User research, prototyping, concept validation, design system
Conner Hunihan (UX Designer)
Ashish Sur (UX Designer)
Kaushiki Priyam (UX Designer)
Katherine Qiu (UX Designer)
How to design a search experience for users who aren’t sure what they are looking for?
How can a search experience be educational?
To develop an intuition for how child welfare workers approach data, information sessions were conducted with CCWIP staff, and background research was conducted on California’s child welfare system. A matrix of use cases was developed that outlined not only the various user groups, but their data-relevant characteristics, as well.
Conversations with CCWIP staff and a content audit of the existing site revealed three critical issues: unclear hierarchy (users don't how to find data they need), lack of guidance (users don't always know what metric to look for) and poor navigation (users need to jump between measures and reports). Synthesizing these issues into a single problem statement gave structure to the project and the team’s design approach.
How might the selection experience also educate users on the process and technical details of a license?
Collaborating with CCWIP staff, two personas were developed to represent two of the keys users of the CCWIP website: County Analyst John and Reporter Amanda. County Analyst John was ultimately selected as the most critical persona to design for because he represents the largest population of users on the CCWIP site.
With a design objective and primary user defined, the team defined an ideal user flow through the CCWIP website. This would become the bedrock user flow onto which the rest of the website was designed.
Persona John doesn’t always know what report or measure he is looking for, so the site was organized around the actual "Measures” themselves, as well as categorical “Topics”. This created a more flexible navigation system that caters to seasoned veterans, as well as analysts who might be exploring a new data domain. The site already had a personalized dashboard feature of most popular reports that was also incorporated.
CCWIP’s existing site required users to complete a three-step process to arrive at a single dataset. Since an average session requires over a dozen reports, users were forced to endure hours of unnecessary load times and duplicative navigation.
To support the kind of movement across the site that users needed, the report navigation experience was designed around users’ mental model of how to find information. Starting first with their geography of interest and timeframe, users next consider the specific measure and will reference a visualization for confirmation. Sub-groups and specific notes are sometimes required to verify details and changes.
Interface components were prototyped with CCWIP staff to identify the mechanism(s) that would be most useful to users, in finding their reports.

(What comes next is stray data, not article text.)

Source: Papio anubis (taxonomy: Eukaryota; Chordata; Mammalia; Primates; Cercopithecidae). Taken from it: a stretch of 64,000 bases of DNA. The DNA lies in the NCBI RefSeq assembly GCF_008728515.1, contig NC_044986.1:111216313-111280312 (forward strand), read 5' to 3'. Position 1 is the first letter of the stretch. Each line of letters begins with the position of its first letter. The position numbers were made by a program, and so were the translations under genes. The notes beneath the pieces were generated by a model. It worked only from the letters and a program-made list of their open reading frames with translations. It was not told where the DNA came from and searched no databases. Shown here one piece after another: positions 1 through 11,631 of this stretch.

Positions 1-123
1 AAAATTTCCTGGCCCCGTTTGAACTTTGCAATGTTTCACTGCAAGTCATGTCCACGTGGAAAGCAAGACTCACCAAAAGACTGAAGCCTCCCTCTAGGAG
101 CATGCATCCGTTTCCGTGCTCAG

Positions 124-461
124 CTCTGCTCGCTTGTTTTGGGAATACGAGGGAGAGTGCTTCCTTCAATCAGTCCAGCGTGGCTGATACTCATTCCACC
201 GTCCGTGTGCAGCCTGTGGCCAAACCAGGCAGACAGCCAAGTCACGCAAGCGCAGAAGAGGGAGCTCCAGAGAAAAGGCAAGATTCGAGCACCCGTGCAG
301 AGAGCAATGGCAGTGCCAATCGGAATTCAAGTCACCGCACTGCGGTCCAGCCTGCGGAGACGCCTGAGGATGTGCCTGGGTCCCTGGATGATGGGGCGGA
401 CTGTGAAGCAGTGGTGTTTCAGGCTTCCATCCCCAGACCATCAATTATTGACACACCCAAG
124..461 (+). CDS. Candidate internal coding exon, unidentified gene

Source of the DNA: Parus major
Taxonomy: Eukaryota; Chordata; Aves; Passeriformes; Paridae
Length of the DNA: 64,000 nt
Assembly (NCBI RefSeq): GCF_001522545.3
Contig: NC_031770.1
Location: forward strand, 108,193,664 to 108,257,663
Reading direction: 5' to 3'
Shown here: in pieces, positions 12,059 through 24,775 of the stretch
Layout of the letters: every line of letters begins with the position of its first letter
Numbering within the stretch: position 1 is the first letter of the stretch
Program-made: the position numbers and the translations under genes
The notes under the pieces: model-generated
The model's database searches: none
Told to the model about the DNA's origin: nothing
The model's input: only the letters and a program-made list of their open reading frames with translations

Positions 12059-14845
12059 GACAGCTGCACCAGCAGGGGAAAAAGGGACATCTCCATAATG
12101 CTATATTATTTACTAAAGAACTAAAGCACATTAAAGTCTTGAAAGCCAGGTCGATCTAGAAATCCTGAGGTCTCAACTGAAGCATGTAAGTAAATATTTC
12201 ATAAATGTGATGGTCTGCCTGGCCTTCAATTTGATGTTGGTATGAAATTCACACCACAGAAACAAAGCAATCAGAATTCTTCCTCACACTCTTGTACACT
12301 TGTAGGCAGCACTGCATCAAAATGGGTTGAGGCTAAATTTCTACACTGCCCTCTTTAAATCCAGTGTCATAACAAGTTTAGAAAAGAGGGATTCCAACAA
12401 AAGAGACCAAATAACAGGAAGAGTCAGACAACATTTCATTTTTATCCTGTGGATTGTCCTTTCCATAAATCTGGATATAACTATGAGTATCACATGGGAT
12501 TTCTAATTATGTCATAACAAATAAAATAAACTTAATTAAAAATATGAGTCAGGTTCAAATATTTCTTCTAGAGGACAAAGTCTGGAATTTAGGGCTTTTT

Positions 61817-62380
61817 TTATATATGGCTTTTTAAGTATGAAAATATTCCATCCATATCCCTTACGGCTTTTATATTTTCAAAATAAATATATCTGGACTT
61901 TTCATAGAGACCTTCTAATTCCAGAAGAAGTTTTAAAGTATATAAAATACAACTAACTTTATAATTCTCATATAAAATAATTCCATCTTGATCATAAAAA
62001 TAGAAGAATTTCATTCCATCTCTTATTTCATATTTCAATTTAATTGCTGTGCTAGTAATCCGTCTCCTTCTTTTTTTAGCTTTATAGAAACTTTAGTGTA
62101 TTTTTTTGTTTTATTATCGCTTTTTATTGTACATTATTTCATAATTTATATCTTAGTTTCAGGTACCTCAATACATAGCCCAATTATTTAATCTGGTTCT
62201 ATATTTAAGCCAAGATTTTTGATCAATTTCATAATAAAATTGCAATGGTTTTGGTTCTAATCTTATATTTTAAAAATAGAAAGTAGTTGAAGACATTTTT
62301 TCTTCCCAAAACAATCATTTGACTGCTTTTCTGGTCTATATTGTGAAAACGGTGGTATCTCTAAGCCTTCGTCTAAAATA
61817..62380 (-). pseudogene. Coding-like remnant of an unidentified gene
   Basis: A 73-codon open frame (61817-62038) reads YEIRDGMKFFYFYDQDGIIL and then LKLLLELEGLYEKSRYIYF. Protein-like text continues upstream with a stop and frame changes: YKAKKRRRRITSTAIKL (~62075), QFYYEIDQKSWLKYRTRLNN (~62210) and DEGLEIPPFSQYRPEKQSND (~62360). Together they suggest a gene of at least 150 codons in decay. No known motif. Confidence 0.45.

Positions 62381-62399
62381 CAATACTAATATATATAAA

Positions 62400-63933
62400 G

The team was most interested in learning what information needs to be customized versus default. Ultimately, a blend was suggested that utilizes pre-configured reports, along with similar report suggestions.
In this option, a single report is displayed with configurable settings. This would be ideal for users who often use the same metrics, but need frequent fine-tuning. While ideal for advanced users, the majority need broader customization, at a higher level.
Surfacing most popular reports would give users a dynamic list of the most useful reports. This would have been an ideal choice, if not for the fact that reporting metrics vary significantly between regions and agencies.
The brute-force option, this design would essentially give users a high-level overview of many different reports and give them tooling to continually refine the filters they apply to these reports. While an ideal design, it would have required quicker loading of more data than the existing backend was capable of.
The final design transforms a three-step process into a single, manipulatable interface by loading a pre-configured (but customizable) report, along with similar report suggestions. Not only does this simplify the experience, CCWIP staff realized that it would dramatically improve querying response time, as well.
Building on CCWIPs existing branding, a comprehensive design system was developed. The U.S. Web Design System was used as a boilerplate template, customized with CCWIP typography, colors, and UI components. The design system was uploaded to Zeplin so that CCWIP developers had direct access to exact CSS properties and values.
As a small development team, CCWIP staff would not be able to immediately implement very much of the proposed design work. To help them triage their own efforts, suggested changes were defined and scored in a spreadsheet along dimensions of impact and effort. These values were used to calculate an overall priority score that can be used by CCWIP staff for help determine the project roadmap.
The final facilitates the analysts quest to find the data they are looking for by catering to both beginner and advanced users. Centering the design around lateral movement between reports keeps data exploration at the center of the experience, and deployment of usability concepts throughout ensures that the site is intuitive and consistent.
Final designs, project roadmap, and Zeplin-ready design system were presented and turned over to the client in the fall of 2018. While the client began immediately implementing back-end changes to the site’s information architecture, a 2020 grant allowed staff to completely overhaul the platform, stylistically bringing it in-line with existing UC Berkeley design standards. Many of the recommendations can be seen in the live site, today.
“We asked you to focus on our power users, but your design actually addresses the needs of all our user groups…you solved for more than we knew we could even ask for”
– Wendy Wiegmann, CCWIP Project Director